Humanism has been repackaged in many different ways through the centuries. But one thing remains the same…society keeps trying to find purpose, meaning, and goodness apart from God and schools are trying to completely remove God (if they haven’t already).

“Today’s public school system (American) teaches a secular worldview. Children are taught that the answers to all of life’s problems are money and education. Much of this philosophy has crept into the church; so much so, that many Christians value education to the extend that they will choose a ‘good education’ over God’s command to ‘be not unequally yoked.’ Or they will choose curriculum because it is equivalent to the academic requirements of a traditional education.

Developing a Christian worldview is of extreme importance in order to advance Christ’s kingdom. False systems will collapse under their own corrupted weight. One reason for the decline of Christianity in Western culture is the lack of a Bible-based worldview. Instead, the cultural world view of materialism, selfishness, and greed has become the predominant vision.”[4]

The problem is we have allowed secular worldviews like this to invade our homes. We have knowingly or unknowingly followed the same value system these worldviews espouse. For instance, many of us put so much emphasis on academics to the neglect of character training. Young children, as early as two years old are brought to playschools where they can get a head-start and develop their motor skills and social skills. We think to ourselves, if my child can excel in these areas, he will excel in life. And we have the best intentions. What parent, after all, doesn’t desire their child’s success?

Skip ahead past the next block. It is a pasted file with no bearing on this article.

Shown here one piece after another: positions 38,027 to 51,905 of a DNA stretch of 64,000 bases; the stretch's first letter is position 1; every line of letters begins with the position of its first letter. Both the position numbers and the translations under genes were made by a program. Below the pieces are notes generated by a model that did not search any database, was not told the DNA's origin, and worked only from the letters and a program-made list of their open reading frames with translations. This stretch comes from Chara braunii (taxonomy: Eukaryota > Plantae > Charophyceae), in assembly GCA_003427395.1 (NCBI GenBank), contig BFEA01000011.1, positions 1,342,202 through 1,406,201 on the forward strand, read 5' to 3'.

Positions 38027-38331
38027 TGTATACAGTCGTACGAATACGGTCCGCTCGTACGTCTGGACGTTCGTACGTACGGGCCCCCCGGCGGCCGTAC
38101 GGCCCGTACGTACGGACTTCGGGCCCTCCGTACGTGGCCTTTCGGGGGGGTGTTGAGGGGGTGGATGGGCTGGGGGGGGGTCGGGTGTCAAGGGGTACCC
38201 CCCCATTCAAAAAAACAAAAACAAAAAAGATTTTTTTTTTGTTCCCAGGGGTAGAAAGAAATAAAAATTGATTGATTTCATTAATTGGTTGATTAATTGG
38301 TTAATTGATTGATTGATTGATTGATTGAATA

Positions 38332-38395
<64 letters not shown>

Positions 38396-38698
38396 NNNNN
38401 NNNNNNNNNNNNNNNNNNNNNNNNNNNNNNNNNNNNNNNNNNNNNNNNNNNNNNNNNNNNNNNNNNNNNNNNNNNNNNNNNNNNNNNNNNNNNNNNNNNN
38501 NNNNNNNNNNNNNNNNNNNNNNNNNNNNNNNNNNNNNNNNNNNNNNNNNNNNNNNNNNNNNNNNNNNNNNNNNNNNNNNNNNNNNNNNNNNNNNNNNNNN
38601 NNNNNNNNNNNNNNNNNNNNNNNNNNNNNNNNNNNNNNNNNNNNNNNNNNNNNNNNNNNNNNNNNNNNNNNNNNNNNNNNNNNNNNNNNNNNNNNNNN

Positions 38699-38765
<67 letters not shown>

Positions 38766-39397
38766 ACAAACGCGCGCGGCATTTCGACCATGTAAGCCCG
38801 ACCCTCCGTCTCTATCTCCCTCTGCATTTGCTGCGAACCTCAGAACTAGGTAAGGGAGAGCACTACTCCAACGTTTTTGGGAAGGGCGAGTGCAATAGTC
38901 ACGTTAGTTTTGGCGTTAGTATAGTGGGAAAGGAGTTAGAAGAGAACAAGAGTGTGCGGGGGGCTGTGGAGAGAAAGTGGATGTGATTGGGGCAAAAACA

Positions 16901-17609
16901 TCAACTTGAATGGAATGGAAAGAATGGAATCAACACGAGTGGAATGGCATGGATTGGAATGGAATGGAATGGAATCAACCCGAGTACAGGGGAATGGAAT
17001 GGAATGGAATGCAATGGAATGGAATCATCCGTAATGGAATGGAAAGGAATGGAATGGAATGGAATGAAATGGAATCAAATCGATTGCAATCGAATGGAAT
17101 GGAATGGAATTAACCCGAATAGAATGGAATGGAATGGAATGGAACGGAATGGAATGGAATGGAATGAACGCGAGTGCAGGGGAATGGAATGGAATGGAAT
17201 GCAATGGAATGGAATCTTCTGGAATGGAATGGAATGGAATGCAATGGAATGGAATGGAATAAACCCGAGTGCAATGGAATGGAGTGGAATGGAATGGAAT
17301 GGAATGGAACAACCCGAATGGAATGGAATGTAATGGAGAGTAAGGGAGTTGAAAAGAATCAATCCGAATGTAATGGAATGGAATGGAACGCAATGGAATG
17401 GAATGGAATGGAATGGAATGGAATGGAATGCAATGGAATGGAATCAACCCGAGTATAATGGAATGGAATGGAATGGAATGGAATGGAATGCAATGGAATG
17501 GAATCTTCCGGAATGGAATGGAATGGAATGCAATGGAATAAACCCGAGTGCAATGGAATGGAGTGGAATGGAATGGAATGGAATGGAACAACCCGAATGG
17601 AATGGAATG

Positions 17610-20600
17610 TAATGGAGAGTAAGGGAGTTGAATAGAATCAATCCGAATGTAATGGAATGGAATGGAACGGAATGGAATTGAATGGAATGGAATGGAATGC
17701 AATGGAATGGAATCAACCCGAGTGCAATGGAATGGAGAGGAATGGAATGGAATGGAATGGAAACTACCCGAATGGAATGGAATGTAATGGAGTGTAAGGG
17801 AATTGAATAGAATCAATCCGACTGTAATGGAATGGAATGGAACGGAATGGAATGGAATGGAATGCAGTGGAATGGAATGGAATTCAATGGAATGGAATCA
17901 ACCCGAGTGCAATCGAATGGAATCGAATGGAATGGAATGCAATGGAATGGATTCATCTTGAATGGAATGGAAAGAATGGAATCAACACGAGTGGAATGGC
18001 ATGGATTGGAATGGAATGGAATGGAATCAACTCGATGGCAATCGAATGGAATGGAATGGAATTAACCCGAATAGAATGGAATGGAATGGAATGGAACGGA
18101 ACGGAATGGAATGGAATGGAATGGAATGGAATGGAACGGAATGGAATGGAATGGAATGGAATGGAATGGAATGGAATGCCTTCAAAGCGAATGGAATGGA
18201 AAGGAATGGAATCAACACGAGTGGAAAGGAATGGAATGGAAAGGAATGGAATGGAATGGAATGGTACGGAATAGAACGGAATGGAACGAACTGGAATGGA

But have we stopped to consider what success really means? Or, are we simply buying into the worldly idea that wealth, fame, and power spell success? Some of us may be more “spiritual” and we say things like, “Do well in school so you can glorify God.” Yet the focus of our instruction remains the same – the pursuit of knowledge and ability. While these pursuits are valuable, they cannot be primary. They cannot be the reason why we choose to homeschool.

The Bible tells us to be careful, “lest any man spoil you through philosophy and vain deceit, after the tradition of men, after the rudiments of the world, and not after Christ.” (Colossians 2:8)

We have to go back to the word of God and look at his command to us as parents. Ephesians 6:4 addresses fathers and says, “bring up your children in the training and instruction of the Lord.” Deuteronomy 6:5-7 tells us, “You shall love the Lord your God with all your heart and with all your soul and with all your might. These words, which I am commanding you today, shall be on your heart. You shall teach them diligently to your sons and shall talk of them when you sit in your house and when you walk by the way and when you lie down and when you rise up.”